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Young people and anxiety

Find out how to recognise anxiety in your mentee and what you can do to help.

What is anxiety?

Anxiety is a feeling of worry or fear. While it's normal to feel worried sometimes, it can become a problem if a person's worries are out of control or interfering with their life. Anxiety is one of the most common mental health problems experienced by young people.

Anxiety comes in many different kinds. For example, some people experience social anxiety, finding it difficult to talk to people or worrying that they have annoyed or upset their friends or family. Other people feel excessively anxious in stressful situations, such as exams or job interviews, and might experience panic attacks.

Find out more about young people and anxiety.

Recognising anxiety

Anxiety can be very difficult to talk about. Those affected often think that other people won't understand or will think they are being silly. They may not understand what is happening themselves. For all these reasons, it's likely that your mentee won't talk to you directly if they are feeling anxious. However, recognising the signs can help you to make sure you are giving your mentor the best help you can.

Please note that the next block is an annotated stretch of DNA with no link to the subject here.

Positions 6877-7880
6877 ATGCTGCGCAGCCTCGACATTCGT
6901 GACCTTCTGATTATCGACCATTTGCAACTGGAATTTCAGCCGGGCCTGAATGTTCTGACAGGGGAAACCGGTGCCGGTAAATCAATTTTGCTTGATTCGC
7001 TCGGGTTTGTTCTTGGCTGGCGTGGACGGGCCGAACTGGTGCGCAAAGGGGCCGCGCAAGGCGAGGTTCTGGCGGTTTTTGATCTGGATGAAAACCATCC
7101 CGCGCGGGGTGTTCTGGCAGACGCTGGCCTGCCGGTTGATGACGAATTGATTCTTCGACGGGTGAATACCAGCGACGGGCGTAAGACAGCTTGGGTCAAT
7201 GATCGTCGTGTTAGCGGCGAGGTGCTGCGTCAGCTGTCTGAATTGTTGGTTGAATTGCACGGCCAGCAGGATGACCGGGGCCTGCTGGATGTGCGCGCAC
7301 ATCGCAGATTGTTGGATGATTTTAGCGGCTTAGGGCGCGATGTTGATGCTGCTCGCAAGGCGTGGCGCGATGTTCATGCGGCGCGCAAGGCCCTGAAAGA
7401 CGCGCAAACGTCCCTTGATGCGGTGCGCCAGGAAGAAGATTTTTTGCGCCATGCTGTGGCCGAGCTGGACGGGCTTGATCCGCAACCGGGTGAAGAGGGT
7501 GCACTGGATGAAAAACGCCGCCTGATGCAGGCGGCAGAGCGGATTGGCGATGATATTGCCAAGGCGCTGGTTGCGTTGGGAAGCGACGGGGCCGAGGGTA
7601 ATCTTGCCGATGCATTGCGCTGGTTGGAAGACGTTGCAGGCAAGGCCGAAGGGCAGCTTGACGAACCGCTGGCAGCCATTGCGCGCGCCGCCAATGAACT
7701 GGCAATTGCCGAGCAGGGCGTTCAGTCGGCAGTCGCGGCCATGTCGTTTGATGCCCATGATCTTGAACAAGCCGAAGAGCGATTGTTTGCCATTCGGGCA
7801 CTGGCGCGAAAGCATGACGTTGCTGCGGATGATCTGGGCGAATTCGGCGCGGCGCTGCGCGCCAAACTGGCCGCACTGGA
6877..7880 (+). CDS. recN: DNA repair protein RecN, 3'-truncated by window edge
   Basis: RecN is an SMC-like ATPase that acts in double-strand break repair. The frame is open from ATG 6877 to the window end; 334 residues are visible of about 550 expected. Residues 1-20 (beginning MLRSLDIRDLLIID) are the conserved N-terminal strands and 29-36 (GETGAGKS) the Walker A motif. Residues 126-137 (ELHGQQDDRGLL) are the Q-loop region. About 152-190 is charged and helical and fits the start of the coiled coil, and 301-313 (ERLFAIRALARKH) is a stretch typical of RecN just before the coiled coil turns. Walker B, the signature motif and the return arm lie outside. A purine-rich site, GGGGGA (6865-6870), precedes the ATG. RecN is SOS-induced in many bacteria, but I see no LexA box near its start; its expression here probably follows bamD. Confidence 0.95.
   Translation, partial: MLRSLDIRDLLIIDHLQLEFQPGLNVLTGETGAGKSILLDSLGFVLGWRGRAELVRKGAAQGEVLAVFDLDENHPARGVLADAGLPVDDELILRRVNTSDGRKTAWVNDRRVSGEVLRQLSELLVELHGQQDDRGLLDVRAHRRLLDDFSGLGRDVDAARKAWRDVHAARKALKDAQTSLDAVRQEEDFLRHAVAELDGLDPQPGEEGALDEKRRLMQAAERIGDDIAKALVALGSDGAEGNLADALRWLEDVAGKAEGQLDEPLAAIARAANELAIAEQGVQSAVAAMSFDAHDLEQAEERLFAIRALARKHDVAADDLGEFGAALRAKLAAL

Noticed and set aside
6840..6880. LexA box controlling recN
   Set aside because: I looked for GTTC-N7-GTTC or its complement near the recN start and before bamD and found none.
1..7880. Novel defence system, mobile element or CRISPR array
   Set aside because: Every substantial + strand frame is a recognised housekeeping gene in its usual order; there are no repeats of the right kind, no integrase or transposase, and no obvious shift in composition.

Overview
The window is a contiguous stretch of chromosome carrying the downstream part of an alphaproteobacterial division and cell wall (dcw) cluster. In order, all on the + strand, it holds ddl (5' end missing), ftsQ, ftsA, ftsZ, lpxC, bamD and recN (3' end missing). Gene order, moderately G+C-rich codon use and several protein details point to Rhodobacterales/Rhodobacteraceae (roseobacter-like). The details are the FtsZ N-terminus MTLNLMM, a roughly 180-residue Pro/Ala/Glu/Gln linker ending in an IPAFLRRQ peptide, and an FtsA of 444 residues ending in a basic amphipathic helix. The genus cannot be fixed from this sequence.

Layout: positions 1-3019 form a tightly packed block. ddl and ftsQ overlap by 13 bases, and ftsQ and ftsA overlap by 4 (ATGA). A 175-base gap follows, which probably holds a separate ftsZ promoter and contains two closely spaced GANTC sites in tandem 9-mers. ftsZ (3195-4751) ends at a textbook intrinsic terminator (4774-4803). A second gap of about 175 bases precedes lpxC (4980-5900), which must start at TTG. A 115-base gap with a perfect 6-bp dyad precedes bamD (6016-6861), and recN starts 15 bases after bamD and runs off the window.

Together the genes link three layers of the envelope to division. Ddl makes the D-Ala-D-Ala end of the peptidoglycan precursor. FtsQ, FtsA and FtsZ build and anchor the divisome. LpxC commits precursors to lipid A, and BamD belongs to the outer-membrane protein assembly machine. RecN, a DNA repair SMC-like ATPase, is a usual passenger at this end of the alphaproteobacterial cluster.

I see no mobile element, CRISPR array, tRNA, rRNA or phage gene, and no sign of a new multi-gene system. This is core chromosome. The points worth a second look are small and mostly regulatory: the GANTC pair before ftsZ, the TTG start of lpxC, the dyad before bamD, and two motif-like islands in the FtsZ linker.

• Feeling worried out of proportion
  • Focussing on worst-case scenarios
  • Returning to the same worry again and again

Anxiety also has physical symptoms, especially at particularly stressful times. These include things like shortness of breath, sweating and dizziness. Your mentee might mention experiencing this during things like exams or job interviews.

How you can help

Remember, you're not a counsellor: if your mentee has a serious problem with anxiety, it's not your job to treat them. However, it will be useful for them to have someone to talk to who they trust, and who they feel understands them.

Reassure them that it's normal to worry. If they have mentioned physical symptoms, let them know that those are normal too: they can be very worrying and make the problem worse if they aren't properly understood.

Direct them to useful resources. Your mentee can find advice and assistance from places like Anxiety UK, or by talking to their GP.

Be careful about how you reassure your mentee: for example, if they are concerned about their exams, saying things like 'They're not as hard as you think' or 'I'm sure you'll do well' can do more harm than good, making your mentee feel like they are failing at something easy or letting you down.

Instead, try to help them keep the things they are worried about in proportion. For example, remind them that exams results aren't everything.

If you're affected

Anxiety can affect people at any age and in any situation. If you think you're affected by anxiety, you can contact Anxiety UK on 08444 775 774 for confidential help and advice, or email support@anxietyuk.org.uk. Lines are open from 9.30am to 5.30pm, Monday to Friday.